• Brazil is the sixth largest economy in the world, ahead of India and Russia and largest in South America. Goldman Sachs predicts that by 2050 Brazil will have the 5th largest economy.

  • The Brazilian economy has developed rapidly over the past 15 years.

  • Bilateral trade in goods between the UK and Brazil was £6.8 billion in 2011.

  • UK exports of goods to Brazil in 2011 were valued at £2.3 billion - an increase of 9 per cent on the previous year.

  • Education is a major priority for President Dilma. Brazil’s education system is below international standards and is a bottle-neck for growth. The system is complex, with Federal, State and Municipal levels of bureaucracy inter-linked and not always well coordinated.

  • Brazil and the UK have a well-developed partnership in science. Both countries have world-class science bases - Brazil has particular expertise in the energy, medical, life sciences and agricultural sectors. Brazilian and UK institutions collaborate closely and quantitative research has shown that when Brazilian scientists collaborate with their British counterparts, the impact is greater than with any other country.

  • Brazil accounts for 2 per cent of global production of scientific research making it 13th in the world rankings, and the most important producer of scientific research outside the G8.

  • The UK ranks as Brazil’s 2nd partner of choice in science and innovation (after the US), based on the number of joint papers published. Engagement between UK and Brazilian universities is already well established and growing.

  1. The Brazilian Science without Borders programme plans to fund and send up to 100,000 students overseas to study science and engineering related subjects. The UK has been allocated 10,000 places over the next three years. The first 529 Brazilian graduate students arrive in the UK this Autumn. A further 1,384 have applied to come to the UK in January. This has made the UK the 2nd most popular choice to study for Brazilian students this January under the scheme.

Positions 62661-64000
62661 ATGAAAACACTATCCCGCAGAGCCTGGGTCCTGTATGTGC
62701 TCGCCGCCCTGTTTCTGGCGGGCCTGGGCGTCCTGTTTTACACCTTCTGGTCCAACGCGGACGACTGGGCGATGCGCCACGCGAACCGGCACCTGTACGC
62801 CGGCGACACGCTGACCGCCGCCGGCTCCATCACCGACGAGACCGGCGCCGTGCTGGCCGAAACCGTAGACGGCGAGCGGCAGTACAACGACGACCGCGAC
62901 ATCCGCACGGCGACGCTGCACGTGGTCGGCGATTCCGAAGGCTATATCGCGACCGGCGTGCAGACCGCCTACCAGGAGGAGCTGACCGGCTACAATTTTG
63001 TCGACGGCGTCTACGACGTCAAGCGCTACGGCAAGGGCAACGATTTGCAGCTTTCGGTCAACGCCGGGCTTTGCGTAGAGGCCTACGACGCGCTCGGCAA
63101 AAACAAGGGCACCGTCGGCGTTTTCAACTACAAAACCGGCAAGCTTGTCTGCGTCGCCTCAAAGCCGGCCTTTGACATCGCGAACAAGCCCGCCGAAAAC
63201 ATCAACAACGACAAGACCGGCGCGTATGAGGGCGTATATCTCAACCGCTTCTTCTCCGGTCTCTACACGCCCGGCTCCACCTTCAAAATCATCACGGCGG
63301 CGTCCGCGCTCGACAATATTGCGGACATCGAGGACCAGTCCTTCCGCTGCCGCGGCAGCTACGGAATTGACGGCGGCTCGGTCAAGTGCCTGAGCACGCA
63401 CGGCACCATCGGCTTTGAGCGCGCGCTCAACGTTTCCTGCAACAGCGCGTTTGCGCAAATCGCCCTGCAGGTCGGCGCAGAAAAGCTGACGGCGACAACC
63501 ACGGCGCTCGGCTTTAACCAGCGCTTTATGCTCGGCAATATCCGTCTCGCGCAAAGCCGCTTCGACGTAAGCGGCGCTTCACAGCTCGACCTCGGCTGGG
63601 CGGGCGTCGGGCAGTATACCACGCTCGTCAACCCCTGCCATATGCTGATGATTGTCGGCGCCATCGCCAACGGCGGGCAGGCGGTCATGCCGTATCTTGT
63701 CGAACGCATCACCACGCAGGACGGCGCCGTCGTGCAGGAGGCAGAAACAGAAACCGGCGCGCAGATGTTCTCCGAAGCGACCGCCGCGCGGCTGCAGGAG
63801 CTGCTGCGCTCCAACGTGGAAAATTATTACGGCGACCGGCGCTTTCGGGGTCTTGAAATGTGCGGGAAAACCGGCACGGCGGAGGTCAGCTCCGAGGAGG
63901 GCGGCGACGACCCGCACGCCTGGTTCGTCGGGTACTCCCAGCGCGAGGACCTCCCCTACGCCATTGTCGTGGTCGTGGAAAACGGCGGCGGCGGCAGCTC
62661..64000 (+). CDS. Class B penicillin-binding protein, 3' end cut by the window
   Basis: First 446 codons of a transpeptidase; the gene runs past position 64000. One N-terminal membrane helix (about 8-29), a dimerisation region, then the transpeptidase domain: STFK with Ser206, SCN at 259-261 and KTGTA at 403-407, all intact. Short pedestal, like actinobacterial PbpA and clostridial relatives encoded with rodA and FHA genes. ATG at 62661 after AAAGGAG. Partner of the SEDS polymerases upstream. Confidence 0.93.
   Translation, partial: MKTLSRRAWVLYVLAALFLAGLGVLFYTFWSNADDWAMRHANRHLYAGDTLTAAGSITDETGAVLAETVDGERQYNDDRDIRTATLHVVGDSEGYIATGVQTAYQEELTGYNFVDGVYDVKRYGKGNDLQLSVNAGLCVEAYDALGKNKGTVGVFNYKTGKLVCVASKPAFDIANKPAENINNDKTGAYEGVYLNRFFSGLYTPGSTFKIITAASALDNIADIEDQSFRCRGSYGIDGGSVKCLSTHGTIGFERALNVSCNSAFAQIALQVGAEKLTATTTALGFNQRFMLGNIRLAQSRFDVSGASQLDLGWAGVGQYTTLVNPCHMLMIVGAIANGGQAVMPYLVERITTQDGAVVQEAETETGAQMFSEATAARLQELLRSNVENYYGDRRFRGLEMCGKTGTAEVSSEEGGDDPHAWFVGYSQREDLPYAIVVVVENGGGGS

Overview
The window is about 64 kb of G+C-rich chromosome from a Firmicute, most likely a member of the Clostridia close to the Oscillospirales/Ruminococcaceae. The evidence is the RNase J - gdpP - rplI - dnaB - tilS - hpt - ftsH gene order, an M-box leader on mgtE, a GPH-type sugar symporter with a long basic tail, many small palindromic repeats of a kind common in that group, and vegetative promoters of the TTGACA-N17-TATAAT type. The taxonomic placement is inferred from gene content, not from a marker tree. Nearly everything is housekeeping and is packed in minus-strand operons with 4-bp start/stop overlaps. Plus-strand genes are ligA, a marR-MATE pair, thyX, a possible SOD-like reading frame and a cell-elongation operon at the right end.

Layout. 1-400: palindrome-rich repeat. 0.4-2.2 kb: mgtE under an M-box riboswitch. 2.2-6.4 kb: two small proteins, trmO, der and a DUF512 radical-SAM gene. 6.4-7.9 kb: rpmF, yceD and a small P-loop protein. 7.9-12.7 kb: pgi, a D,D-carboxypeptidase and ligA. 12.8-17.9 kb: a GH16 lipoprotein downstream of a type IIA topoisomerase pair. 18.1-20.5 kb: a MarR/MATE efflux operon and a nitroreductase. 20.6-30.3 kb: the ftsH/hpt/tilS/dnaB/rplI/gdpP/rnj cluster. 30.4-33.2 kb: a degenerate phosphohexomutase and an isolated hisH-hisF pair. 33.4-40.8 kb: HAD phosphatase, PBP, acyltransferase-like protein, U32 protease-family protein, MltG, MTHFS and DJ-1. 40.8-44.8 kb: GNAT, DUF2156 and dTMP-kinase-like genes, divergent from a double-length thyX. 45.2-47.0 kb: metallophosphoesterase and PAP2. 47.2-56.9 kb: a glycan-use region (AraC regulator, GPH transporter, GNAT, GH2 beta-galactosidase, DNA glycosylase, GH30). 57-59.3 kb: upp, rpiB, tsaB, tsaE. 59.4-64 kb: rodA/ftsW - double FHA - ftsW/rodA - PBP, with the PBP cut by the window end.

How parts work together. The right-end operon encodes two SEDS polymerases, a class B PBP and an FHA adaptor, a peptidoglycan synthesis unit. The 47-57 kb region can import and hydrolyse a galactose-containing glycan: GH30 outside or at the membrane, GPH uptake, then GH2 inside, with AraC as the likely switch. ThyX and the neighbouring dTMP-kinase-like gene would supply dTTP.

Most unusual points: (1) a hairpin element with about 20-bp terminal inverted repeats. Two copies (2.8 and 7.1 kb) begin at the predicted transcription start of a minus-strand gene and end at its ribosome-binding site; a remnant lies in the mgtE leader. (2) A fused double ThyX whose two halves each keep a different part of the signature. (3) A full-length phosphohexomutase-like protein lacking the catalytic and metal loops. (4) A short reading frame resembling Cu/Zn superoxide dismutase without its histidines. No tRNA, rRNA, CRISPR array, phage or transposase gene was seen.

2. The Government’s economic policy objective is to achieve ‘strong, sustainable and balanced growth that is more evenly shared across the country and between industries.’ It set four ambitions in the ‘Plan for Growth’ (PDF 1.7MB), published at Budget 2011:

  • To create the most competitive tax system in the G20

  • To make the UK the best place in Europe to start, finance and grow a business

  • To encourage investment and exports as a route to a more balanced economy

  • To create a more educated workforce that is the most flexible in Europe.

Work is underway across Government to achieve these ambitions, including progress on more than 250 measures as part of the Growth Review. Developing an Industrial Strategy gives new impetus to this work by providing businesses, investors and the public with more clarity about the long-term direction in which the Government wants the economy to travel.

  1. BIS’s online newsroom contains the latest press notices and speeches, as well as video and images for download. It also features an up to date list of BIS press office contacts. See for more information.

Notes to Editors

Contact Information

Name BIS Press Office Job Title

Division Department for Business, Innovation & Skills Phone




Name Sally Catmull Job Title

Division Department for Business, Innovation and Skills Phone 020 7215 6577 Fax



Published 28 September 2012